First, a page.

I wanted so very badly to like this film. I adore all of the Alien films - yes, even the last two that everyone else panned. I'm a massive fan of director Ridley Scott, particularly the phenomenal Blade Runner. How could a movie set before Alien, exploring the identity of the mysterious 'Space Jockey' (an ancient, huge corpse with a telling hole in its chest...!) not be a sure-fire winner?! Answer: this. This movie is, for me, exactly how you take all those amazing ingredients and mix them all up into muddled brown sludge. And that, I'm afraid, is the only answer you're going to get out of this sprawling, messy movie.
Which is a damn shame, it really is. There is so much promise here, and indeed a fair amount to like. Lots and lots of people seem to have been able to focus just on those bits, but for me I've only been able to appreciate (some of) them in hindsight - the viewing experience was a bitter taste and a lot of "What on (or off of!) earth is going on!?". I think it's fair to say that a lot of the movies I watch require a large suspension of disbelief, but somehow - several of them, in fact! - I just couldn't manage that here.
Biggest irk - and without giving anything away - was that I found it very difficult to find an internal logic to the plot. In retrospect, and with a lot of reading around various fan opinions, I admit that part of this was my own fault in not 'getting' some of the set up - but there also seems to be a great deal of guess work required, too. That doesn't speak highly of the story-telling, as far as I'm concerned. I strongly suspect that I would have enjoyed this movie more without the 'Alien' link: being told this isn't a direct prequel (it's set in the same universe, but there's a discontinuity between the plots allowing for a lot of wiggle-room without matching up the 'seams', so to speak) didn't stop my brain from trying to see how *this* evolves into *that*, or how this reaction foreshadows future events on the Nostromo (which, incidentally, is what 'Alien' would have been called if following the same pattern as this movie). Alas, the gulf is just too wide, and I struggled with that jarring inability to see how we get from here to there.
Prometheus seems to try to emulate at least some of the atmosphere of the first Alien, where the very slow build of tension starts to play on your nerves until that big shock slams you halfway out of your seat! However, from the very first scene here (which I still don't really understand) I was so busy feeling confused and then frustrated and altogether NOT caught up in the whole thing, that I found this movie completely not scary, even when it was meant to be. Admittedly, not everyone in the audience seemed to have that same issue - some people were clearly quite scared indeed! - but that just left me feeling more disappointed.
It really didn't help that I really didn't like much of the cast of characters. Main woman Shaw was too obviously a Ripley-wannabe, but too wide-eyed then too frenetically manic to let me even start to want to care about her; thus I didn't invest as much in the story as the film really required. Her love interest seemed utterly bored with the proceedings, and the rest of the crew swayed between puzzlingly irrational, obviously disposable, and totally underused. Interestingly, the exceptions were the purposefully least likable characters: Charlize Theron is marvellously cool and cruel as the company woman, Vickers, and Michael Fassbender has rightly been well-lauded for his portrayal of android, David. David is easily the standout - well, everything, actually! - of the movie. His semi-humanised, still-outsider performance, from obsession with Lawrence of Arabia to the totally amoral reactions to events, was utterly intriguing for me.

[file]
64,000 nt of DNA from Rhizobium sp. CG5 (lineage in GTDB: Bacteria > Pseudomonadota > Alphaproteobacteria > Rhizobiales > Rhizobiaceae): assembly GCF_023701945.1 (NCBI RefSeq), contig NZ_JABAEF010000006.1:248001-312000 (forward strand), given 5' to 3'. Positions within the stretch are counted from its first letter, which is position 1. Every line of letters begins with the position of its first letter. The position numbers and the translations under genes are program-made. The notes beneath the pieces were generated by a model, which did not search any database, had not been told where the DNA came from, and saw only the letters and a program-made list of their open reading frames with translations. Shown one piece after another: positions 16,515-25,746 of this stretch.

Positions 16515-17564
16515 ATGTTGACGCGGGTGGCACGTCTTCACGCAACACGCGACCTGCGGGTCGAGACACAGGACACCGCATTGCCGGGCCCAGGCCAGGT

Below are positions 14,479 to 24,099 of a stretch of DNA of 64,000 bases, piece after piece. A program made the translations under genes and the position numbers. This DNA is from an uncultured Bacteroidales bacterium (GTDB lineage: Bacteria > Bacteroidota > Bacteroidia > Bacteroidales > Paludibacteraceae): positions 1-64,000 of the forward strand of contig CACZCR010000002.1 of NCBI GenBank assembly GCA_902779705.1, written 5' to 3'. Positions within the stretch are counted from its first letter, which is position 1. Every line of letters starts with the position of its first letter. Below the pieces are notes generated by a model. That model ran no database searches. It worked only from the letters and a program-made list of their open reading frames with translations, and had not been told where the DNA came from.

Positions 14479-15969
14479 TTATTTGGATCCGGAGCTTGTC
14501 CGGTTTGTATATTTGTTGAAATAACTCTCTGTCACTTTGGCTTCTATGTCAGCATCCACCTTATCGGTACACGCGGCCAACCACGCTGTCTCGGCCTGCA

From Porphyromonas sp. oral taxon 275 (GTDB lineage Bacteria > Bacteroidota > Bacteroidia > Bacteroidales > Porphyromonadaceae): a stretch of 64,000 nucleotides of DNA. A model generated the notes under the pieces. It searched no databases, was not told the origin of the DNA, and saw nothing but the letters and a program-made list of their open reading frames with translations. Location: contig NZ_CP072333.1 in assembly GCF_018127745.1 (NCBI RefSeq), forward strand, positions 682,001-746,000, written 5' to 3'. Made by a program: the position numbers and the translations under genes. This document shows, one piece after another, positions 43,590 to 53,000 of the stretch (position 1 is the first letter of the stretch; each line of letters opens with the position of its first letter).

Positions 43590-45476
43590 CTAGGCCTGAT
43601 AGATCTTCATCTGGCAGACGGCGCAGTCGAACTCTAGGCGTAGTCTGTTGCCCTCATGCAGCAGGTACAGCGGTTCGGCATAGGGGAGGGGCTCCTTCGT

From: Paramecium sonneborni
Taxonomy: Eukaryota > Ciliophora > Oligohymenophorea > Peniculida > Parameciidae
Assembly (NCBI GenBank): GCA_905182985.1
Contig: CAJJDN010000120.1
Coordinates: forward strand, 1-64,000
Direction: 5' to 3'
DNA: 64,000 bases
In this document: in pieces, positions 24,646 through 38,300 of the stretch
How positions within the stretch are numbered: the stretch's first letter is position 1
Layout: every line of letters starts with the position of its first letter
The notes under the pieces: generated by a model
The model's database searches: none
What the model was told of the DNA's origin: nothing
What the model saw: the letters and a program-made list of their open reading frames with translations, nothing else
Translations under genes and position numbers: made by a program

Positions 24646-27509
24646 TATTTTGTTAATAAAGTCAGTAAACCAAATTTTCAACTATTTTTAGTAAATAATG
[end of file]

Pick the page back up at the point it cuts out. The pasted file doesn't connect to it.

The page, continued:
Which leads me back to why the rest of the film didn't work for me: David's behaviour is never explained; it simply raises questions and leaves them with you. I was fine with that - in fact, I like it when movies don't shove everything down your throat (if knowing fans will pardon the Alien reference ;)). However, it strikes me that Prometheus does nothing *but* raise questions upon questions, until they stop offering an intriguing sense of mystery and simply become irritating. In my view, you simply cannot expect an audience to stay with you when you provide - not just 'not all' - but absolutely 'not one' of the answers to the conundrums you set up.
Overall, I can't help but feel that this movie was just over ambitious beyond its ability to make all the various elements work enough to keep it all together, at least in a satisfying or even semi-satisfying, manner.
Clearly a movie like this is going to have a hard fight to live up to the hype, which in this case was only exaggerated by a massive pre-release campaign. To my chagrin, I spent a lot of effort avoiding all the rather clever viral marketing (faux-TED talks from the Weyland Corporation, advertising for the David-model android) in an effort not to spoil the movie experience for myself. Alas, I fear these were the best bits of the whole package...
So is it worth viewing? Actually - and given my comments above, probably shockingly - yes. I can't raise my own rating beyond 2 stars, such was my disappointment with the movie, but I'm actually glad that so many others have obviously found the enjoyment that I wanted. The ideas and the scope of this movie are fantastic, at least to begin with, but then alas it fails on the follow-through on any level for me - unresolved plot, script (some absolutely dreadful lines in there!), characters, acting... And I'm still recommending it, albeit guardedly. Go in with much lower expectations, blocking out all memory of Alien, and enjoy the cool CGI, the 'space jockeys', and the creepily non-humanly human android, David. Most of all, hope for a sequel that answers some of those many, MANY unanswered questions!!
Running time: 124 minutes, and still a lot of untold story
Rating: a fear-filled 18
Theatrical release: 1st June 2012
DVD release: tbc
Full cast and crew details can be found on imdb.